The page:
or, stuff that I dragged out of my head

Location: Moncton, New Brunswick, Canada

Tuesday, April 17, 2007

Presto Change-o

This morning I was reading something or other before getting ready to go to work, and the phrase "sleight of hand" came up (or popped into my head). "Now where," I thought, "could 'sleight' have come from?" And I could have just looked it up, which is what I do when I'm sitting in front of the computer, but instead I thought, "Can't be Latin, can't be French, sure can't be Greek. Probably Nordic. I bet that the root of it is 'sly', and the '-t' suffix is the same sort of thing as the one in 'height', the thing that turns an adjective into a noun."

And to my amazement, that's what it turned out to be. "Sly" is the source of "sleight" (which does, more or less, mean "slyness"), both of them filtered through Middle English by way of Norse.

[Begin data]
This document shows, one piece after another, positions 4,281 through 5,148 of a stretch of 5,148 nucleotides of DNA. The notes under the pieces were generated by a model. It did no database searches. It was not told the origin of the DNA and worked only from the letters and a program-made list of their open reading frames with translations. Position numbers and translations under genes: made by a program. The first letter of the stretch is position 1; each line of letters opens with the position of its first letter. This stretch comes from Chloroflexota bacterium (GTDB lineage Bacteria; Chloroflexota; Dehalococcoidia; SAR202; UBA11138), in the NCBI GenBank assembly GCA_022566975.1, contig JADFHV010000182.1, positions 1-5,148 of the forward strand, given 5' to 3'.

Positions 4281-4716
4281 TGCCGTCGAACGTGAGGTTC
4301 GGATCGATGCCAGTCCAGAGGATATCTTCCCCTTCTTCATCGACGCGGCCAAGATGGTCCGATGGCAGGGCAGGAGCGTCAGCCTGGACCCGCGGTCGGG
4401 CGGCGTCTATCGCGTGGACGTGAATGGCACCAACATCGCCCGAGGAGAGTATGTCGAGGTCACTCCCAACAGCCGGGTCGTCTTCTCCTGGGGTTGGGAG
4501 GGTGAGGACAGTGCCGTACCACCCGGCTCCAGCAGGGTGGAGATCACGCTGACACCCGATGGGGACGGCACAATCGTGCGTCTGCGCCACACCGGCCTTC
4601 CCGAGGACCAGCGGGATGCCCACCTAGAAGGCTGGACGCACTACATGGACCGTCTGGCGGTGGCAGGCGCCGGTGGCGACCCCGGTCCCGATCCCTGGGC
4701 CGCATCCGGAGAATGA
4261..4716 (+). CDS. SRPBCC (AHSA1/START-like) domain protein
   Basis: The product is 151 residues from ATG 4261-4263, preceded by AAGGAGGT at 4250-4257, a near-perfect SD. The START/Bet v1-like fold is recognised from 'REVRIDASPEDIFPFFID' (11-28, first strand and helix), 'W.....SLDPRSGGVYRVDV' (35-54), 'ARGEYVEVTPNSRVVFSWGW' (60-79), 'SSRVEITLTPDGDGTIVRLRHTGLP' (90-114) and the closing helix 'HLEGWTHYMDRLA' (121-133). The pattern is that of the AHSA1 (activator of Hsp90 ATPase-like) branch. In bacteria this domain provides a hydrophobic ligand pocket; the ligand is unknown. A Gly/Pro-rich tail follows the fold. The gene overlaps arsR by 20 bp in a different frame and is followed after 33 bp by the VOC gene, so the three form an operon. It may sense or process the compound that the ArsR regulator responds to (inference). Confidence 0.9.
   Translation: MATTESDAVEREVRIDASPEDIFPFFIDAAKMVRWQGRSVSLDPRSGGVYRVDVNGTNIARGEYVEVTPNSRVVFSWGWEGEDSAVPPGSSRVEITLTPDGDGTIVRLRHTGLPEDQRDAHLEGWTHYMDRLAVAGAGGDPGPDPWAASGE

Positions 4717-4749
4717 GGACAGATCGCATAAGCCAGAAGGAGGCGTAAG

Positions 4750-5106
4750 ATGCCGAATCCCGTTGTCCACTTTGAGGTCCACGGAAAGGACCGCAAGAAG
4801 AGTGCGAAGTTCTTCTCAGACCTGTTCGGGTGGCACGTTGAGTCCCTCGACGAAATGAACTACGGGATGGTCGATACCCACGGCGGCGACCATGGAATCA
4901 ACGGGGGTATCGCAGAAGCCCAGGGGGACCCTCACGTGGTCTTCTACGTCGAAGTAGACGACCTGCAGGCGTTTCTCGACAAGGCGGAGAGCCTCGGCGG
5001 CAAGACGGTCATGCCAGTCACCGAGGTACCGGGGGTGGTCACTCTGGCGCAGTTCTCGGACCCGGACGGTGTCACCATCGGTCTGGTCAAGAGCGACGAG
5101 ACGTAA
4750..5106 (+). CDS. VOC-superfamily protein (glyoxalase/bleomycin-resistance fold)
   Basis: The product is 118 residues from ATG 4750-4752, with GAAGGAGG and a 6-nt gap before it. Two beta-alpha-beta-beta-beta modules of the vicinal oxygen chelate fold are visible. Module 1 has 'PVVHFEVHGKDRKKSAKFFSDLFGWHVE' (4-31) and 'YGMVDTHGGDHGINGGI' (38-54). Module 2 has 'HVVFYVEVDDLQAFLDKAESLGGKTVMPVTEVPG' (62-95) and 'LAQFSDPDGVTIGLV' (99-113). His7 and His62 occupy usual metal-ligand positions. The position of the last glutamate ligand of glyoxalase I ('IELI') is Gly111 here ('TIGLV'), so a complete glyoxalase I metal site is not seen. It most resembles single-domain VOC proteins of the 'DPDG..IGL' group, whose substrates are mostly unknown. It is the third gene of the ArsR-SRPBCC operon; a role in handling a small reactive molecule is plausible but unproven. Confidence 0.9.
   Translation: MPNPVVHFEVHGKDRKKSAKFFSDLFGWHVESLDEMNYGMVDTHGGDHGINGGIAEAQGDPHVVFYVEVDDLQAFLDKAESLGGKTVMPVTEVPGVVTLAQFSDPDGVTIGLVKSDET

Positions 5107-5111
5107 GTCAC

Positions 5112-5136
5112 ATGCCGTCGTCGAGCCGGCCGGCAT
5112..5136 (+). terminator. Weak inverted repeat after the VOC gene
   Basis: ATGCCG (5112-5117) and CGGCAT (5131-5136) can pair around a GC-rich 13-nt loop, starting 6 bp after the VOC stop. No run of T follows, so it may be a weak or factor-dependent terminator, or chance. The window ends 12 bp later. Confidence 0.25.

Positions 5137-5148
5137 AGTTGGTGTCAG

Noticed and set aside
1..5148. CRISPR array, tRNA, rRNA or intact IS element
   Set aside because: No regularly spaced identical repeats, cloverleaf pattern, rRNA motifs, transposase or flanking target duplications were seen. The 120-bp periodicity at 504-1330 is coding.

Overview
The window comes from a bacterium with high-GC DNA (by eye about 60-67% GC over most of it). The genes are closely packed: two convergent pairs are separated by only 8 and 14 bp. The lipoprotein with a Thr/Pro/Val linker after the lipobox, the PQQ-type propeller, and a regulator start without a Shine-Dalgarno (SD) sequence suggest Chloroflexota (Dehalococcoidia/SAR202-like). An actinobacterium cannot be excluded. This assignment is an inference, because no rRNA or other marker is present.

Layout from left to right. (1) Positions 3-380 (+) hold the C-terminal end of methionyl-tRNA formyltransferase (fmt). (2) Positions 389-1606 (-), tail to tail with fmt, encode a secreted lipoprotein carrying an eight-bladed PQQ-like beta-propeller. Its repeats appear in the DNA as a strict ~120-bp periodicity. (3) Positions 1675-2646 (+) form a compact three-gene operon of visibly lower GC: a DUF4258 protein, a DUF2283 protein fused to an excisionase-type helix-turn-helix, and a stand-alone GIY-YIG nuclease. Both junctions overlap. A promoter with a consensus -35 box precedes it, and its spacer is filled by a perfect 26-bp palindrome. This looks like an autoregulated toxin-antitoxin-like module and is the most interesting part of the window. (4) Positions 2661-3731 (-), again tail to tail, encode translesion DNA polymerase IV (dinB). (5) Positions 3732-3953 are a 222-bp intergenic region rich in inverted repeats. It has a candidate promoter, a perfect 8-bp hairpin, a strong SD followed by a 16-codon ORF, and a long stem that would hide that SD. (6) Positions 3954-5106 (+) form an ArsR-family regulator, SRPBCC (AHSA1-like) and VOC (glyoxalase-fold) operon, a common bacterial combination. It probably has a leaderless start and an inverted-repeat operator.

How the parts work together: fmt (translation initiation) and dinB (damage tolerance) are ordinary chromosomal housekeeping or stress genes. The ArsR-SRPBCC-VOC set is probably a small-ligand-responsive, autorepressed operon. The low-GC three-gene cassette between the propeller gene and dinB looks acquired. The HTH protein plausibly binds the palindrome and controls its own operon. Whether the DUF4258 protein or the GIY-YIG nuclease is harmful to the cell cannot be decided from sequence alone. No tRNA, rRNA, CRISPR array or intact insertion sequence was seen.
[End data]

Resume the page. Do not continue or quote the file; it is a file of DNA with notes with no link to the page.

And then, satisfied, I put my computer to sleep and went to shove my contact lenses in, and while I was doing that I thought, "Well, then, where did 'slight' come from?" Because, you know, homophones. And even though I didn't really have a lot of time, I knew I had to sit down and fire up the Mac and look it up.

Waste of time, really. The etymology of "slight" isn't known for certain; there's a small possibility that it's related to a family of Germanic words including "slick", "slimy", and "slippery", which doesn't, on the face of it, make a whole lot of sense, but it's all I got. (Wouldn't you think "sleight" would be a better candidate for membership in that group of words?)


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